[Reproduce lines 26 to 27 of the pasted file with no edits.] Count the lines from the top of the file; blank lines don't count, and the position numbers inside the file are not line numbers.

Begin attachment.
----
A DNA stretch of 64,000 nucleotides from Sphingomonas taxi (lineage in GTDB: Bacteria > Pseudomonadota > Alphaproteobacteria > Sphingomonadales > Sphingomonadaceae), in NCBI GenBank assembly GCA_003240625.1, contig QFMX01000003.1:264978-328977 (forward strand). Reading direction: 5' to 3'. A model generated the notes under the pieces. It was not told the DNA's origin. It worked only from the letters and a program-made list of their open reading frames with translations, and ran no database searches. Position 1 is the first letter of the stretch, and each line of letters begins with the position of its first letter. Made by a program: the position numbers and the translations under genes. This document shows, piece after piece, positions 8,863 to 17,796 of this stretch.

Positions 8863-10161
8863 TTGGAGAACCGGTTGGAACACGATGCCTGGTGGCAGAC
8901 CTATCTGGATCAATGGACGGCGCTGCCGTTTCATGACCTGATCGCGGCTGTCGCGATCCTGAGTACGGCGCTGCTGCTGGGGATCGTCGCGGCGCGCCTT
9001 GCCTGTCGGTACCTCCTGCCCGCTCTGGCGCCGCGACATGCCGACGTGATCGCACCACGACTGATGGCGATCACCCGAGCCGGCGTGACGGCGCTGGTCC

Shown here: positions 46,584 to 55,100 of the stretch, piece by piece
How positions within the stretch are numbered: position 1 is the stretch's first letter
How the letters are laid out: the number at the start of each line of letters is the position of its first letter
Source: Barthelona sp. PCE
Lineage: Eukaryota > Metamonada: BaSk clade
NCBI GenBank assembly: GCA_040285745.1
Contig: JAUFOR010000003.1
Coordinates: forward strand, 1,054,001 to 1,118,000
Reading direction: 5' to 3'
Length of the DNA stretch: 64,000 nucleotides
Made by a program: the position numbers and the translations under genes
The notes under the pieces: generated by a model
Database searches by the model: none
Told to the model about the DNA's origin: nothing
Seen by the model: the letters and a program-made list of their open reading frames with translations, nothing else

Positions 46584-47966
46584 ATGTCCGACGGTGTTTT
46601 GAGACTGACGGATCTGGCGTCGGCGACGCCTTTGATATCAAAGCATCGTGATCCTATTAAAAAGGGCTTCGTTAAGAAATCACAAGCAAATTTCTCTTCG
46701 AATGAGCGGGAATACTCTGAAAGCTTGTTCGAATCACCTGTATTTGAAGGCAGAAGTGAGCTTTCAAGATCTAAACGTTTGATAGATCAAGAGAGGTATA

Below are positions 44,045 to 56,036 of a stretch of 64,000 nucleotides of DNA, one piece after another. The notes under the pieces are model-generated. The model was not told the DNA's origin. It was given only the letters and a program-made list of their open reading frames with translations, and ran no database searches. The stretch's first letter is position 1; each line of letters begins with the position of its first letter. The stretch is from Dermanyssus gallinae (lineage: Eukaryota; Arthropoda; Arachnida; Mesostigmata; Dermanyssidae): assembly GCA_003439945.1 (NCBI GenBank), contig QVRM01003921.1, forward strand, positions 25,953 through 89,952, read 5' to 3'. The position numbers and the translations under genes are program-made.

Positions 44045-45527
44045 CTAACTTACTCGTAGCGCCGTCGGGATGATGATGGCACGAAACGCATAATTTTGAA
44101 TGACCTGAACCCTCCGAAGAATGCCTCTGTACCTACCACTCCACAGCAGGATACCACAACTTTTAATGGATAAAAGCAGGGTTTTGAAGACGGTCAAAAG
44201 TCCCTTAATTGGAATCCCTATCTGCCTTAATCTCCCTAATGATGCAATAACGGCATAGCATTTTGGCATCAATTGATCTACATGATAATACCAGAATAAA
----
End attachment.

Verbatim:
Positions 44045-45527
44045 CTAACTTACTCGTAGCGCCGTCGGGATGATGATGGCACGAAACGCATAATTTTGAA